Any student looking to enroll in a foreign language institute should begin by determining precisely what his or her reasons are for studying a foreign language, as different institutes specialize in different fields of language study. A prospective student should also consider the specific methodology employed by each school and compare that methodology to his or her personal learning style. A foreign language institute, like any other educational enterprise, should also be properly accredited and highly-rated.
Students who attempt to learn a second language later in life are rarely able to rapidly attain full fluency in all aspects of that language. A typical foreign language institute will target its programs at specific categories of students. Some institutes specialize in business vocabulary and related cultural skills. Others focus primarily on academic language study. In all cases, a student should be sure to select a program that offers the specific type of language skills that he or she requires.
Each foreign language institute employs a distinct approach to language learning in addition to focusing on particular skills and vocabulary. Personal learning styles vary widely among students. Some learn best through a conventional classroom experience. Others derive more benefit from linguistic and cultural immersion. A student should select a foreign language institute whose methods match up closely with his or her personal learning style.
One key difference between programs stems from the degree of immersion offered. Immersion programs, which place students into a foreign-language environment at all times, are typically much more effective at teaching new language skills. These programs, however, are also very time-intensive, and may require an entire summer, semester, or academic year. This time commitment may make such programs a poor choice for learners on tight time budgets.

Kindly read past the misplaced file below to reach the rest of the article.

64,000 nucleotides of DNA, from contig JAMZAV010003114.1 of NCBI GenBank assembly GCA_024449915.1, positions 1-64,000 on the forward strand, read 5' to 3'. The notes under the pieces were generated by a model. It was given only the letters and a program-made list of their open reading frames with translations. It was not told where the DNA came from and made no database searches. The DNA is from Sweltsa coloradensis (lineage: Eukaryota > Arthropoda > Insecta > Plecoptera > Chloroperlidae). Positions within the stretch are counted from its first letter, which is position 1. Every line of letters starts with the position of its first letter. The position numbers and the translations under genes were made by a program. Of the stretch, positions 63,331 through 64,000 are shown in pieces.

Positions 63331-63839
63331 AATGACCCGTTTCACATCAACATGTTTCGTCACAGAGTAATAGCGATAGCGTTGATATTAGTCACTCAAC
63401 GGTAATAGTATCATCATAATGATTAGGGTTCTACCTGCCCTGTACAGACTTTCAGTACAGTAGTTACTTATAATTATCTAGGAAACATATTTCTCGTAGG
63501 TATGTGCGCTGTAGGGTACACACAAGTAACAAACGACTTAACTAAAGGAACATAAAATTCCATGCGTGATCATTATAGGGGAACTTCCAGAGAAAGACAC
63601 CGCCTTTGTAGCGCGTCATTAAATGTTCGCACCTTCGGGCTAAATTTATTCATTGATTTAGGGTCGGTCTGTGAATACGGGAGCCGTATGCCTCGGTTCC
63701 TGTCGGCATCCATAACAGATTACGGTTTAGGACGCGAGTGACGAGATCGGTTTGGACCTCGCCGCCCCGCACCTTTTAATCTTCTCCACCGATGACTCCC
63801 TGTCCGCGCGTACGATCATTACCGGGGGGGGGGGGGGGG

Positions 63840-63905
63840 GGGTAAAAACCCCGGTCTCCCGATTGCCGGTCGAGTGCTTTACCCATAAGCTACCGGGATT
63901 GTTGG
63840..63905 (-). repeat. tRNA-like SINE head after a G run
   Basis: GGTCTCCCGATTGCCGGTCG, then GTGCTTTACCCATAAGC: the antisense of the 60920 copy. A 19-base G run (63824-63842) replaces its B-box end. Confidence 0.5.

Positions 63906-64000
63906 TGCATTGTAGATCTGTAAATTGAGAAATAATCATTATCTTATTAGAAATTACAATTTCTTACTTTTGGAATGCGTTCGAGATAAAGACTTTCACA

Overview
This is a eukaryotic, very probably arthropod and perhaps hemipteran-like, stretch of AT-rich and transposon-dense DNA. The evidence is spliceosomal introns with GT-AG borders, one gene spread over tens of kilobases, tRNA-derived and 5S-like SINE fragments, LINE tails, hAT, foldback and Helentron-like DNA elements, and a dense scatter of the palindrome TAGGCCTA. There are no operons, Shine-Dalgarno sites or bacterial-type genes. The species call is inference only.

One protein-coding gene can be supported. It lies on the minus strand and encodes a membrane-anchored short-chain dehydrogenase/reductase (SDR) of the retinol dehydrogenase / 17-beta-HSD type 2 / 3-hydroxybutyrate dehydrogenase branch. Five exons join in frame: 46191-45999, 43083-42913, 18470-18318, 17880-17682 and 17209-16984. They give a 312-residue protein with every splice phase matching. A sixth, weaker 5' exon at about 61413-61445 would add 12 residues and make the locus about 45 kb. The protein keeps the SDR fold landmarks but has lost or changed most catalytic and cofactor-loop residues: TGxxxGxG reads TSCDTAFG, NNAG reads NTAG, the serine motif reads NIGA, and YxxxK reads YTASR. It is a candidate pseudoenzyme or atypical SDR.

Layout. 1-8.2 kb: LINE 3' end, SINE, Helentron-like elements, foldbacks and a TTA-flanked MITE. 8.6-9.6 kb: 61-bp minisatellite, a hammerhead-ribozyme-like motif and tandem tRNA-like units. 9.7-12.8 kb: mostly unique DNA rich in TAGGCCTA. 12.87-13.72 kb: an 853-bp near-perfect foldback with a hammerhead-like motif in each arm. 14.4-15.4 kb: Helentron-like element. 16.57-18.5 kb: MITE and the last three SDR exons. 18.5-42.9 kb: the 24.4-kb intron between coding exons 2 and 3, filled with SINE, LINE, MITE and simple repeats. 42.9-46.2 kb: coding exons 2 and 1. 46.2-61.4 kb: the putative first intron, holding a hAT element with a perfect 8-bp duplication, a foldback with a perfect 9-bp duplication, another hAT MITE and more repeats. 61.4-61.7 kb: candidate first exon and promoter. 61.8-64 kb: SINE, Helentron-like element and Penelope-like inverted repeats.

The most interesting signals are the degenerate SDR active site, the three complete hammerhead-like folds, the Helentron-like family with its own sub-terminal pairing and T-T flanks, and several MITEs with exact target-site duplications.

Like a college or university, a foreign language institute may or may not be rated and accredited. Lack of a rating or accreditation does not necessarily mean that a particular foreign language institute is not worth considering. Some small programs are not widely known, but offer excellent language learning. Research, professional and academic contacts, and reviews of institutes can aid in choosing a good program.
The best language programs can be difficult to get into, either because they are affiliated with military or government agencies or because they are expensive, prestigious, and accept only a small number of students. A student who is unable to afford the best language institutes does have other options. Many public universities in Western nations offer excellent summer language programs which take advantage of under-used campus facilities and can offer high-quality education at a modest price.